A tribute to the late Sir Albert Miller

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August 26, 2015

Sir Albert Joel Miller, KCMG, exemplified the indomitable Bahamian spirit – one that took him from Long Island to Buckingham Palace and many accomplishments in between. I believe that Sir Albert’s commitment to his God and his Church gave him the foundation and sustenance to make his well-known contributions to nation building, especially to people. Sir Albert was a devout Anglican. He loved the Lord and he loved Christ the King Anglican Church in Freeport, Grand Bahama, where he could be found with his family on most Sundays.

He was a “cheerful giver”. Many church leaders can attest to his role in facilitating their personal growth and the growth of their churches. He was an advisor to bishops (of all denominations) who always made time for them and never sought the limelight. I believe that the Christian principles by which his life was governed were the foundation of his life’s success. Like Joshua, Sir Albert and his family “serve the Lord”.

Sir Albert Miller, for 66 years, was married to the very beautiful, intelligent and gracious Lady Laurie Miller. They were devoted to each other and their children, grandchildren and great grandchildren, all of whom in turn loved spending time with their “Pa”, who loved them unconditionally.

He and Lady Miller opened their home and made time for friends of their children and grandchildren, to whom he also became a surrogate parent and grandparent.

Sir Albert served for more than 30 years as the president and subsequently the co-chairman of the Grand Bahama Port Authority. Children (the future) were the raison d’etre for many of Sir Albert’s decisions. He was deeply concerned about the “soul” of Freeport.

He, together with Edward St. George and Sir Jack Hayward were the troika that reshaped the “Magic City” and made it a place that scores of people call “home” – not an industrial city.

Recognized as a font of wisdom and discretion, he was an advisor to the three prime ministers of the Independent Bahamas. They knew that he cared deeply about providing opportunities in Freeport for Bahamians. To them, and many others, he was a trusted advisor and confidante.

He was an honorable man of his word. This indubitably made him such a successful businessman and a much sought after business partner; one with whom business could be done on his handshake.

His nation-building efforts extended well beyond the Grand Bahama Port Authority and his life as a businessman. He was actively involved in the Rotary Club and other non-profit organizations and charities. He cared about people and invested a lot of time in enriching people’s lives – through his charitable or business endeavors and perhaps most impactful as a surrogate father, friend and mentor to scores of people, including me.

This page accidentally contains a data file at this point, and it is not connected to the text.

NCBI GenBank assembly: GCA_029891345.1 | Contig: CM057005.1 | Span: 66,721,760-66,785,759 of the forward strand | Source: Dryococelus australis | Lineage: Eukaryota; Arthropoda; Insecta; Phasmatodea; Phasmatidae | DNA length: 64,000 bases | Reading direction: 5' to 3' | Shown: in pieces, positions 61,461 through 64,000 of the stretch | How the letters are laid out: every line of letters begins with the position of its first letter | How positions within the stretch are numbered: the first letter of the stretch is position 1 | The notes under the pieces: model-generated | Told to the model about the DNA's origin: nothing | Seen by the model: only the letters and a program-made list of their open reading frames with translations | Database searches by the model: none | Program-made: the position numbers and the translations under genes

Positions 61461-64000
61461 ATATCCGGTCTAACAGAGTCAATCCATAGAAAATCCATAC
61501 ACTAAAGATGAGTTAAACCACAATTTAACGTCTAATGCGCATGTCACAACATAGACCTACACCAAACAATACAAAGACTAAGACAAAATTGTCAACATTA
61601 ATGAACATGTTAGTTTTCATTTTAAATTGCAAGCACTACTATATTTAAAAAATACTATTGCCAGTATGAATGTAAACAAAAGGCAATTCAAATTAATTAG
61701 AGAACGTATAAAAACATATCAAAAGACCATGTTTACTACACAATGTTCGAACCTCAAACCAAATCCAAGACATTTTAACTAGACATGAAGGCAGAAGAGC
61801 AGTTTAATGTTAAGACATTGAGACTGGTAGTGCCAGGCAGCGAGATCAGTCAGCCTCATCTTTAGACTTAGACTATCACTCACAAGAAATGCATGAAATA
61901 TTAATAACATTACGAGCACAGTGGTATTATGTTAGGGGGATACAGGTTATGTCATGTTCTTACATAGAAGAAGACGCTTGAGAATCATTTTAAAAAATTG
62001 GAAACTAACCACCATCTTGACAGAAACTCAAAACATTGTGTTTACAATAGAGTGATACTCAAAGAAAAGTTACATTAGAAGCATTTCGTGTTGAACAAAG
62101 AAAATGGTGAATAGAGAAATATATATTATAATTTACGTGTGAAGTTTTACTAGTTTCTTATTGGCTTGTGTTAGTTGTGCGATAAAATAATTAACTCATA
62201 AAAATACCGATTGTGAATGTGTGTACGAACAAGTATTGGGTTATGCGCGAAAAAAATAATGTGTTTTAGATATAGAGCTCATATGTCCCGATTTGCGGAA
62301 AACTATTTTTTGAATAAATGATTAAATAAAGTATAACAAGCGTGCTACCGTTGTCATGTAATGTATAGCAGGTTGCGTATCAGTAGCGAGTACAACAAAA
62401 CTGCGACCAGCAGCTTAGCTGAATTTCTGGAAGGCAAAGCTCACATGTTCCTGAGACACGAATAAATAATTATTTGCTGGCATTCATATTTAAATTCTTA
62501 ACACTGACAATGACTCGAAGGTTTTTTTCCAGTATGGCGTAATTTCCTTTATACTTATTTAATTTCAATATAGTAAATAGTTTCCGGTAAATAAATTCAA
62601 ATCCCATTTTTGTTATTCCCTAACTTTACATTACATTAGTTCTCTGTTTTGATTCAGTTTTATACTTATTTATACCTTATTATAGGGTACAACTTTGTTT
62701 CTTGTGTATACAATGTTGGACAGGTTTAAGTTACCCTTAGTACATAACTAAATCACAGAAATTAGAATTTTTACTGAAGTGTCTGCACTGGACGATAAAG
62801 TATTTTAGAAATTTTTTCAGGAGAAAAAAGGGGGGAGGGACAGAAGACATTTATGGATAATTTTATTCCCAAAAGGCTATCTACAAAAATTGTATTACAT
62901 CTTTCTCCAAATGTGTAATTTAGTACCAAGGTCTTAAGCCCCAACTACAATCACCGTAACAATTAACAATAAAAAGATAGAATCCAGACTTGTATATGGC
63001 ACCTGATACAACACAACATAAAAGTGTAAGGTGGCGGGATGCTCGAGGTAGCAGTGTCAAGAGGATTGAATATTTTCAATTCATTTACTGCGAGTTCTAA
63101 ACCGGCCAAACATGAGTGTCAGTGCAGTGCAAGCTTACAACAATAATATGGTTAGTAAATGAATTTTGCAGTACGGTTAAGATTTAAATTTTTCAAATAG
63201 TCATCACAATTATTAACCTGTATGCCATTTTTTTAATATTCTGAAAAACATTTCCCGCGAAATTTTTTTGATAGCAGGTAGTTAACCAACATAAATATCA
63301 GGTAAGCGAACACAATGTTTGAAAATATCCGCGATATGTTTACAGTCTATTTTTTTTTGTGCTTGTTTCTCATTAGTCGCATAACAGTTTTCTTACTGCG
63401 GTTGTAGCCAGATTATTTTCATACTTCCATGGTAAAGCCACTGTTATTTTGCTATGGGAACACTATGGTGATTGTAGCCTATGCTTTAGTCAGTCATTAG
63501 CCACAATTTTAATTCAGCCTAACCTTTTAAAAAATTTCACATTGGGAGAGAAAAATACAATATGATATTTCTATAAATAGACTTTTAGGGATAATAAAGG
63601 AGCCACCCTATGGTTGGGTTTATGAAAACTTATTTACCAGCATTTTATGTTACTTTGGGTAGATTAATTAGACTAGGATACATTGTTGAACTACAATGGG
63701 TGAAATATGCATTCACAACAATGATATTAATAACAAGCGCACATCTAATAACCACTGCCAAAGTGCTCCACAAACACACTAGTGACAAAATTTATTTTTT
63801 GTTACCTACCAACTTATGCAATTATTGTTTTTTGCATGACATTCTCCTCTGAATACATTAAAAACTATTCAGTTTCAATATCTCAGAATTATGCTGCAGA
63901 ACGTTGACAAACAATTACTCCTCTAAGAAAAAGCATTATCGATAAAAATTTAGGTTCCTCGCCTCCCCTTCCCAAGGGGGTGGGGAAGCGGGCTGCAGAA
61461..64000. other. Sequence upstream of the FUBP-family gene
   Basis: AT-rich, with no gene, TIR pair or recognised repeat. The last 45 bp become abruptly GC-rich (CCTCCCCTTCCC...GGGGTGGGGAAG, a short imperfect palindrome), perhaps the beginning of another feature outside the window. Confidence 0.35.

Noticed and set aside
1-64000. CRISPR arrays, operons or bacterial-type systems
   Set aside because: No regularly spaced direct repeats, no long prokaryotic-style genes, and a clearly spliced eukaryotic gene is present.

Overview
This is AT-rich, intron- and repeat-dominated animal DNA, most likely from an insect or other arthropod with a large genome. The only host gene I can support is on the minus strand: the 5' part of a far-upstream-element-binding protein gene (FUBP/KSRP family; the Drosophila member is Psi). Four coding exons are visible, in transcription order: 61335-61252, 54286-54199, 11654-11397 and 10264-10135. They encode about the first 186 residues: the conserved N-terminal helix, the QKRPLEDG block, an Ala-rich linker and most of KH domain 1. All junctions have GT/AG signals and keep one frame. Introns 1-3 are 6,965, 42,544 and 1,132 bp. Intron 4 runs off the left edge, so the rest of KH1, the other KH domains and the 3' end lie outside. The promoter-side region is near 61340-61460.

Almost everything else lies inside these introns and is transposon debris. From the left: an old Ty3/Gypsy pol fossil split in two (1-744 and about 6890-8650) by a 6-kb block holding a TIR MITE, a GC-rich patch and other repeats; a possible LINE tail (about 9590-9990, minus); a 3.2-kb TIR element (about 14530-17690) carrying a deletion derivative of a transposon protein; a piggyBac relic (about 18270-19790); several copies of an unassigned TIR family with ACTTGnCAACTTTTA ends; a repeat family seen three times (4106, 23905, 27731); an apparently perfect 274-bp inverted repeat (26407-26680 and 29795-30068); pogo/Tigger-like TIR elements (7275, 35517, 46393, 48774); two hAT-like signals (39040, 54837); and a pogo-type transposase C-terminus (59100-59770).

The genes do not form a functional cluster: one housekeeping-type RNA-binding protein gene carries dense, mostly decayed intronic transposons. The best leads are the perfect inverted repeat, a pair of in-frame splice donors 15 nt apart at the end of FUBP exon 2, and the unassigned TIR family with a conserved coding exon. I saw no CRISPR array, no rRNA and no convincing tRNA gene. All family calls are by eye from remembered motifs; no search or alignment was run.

Sir Albert’s working career started in the Royal Bahamas Police Force where he rose through the ranks to deputy commissioner of police. Today, decades later, his reputation as an outstanding, honorable, hardworking, intelligent and honest policeman stands as a beacon for those who wish an example of excellence; by whatever yardstick it is defined.

Sir Albert was much admired and received many honors, including from Her Majesty the Queen, who bestowed upon him membership in the Order of St. Michael and St. George, as Knight Commander.

Our families have shared close bonds for four generations. When I lived in Freeport Sir Albert and Lady Miller treated me as their daughter and every significant decision in my life was taken after obtaining his wise counsel. I shall miss hearing his voice and am deeply grateful that he was such an important part of my life and for the generations of family friendship.

My family joins me in extending deepest sympathy and prayerful support to Lady Miller and the entire family. In extending sympathy, I also thank them for sharing their husband, father and grandfather with hundreds, if not thousands of people, allowing him to be a nation builder.

Allyson Maynard-Gibson

Click here to read more at The Nassau Guardian

News date : 08/26/2015    Category : Letters, Nassau Guardian Stories

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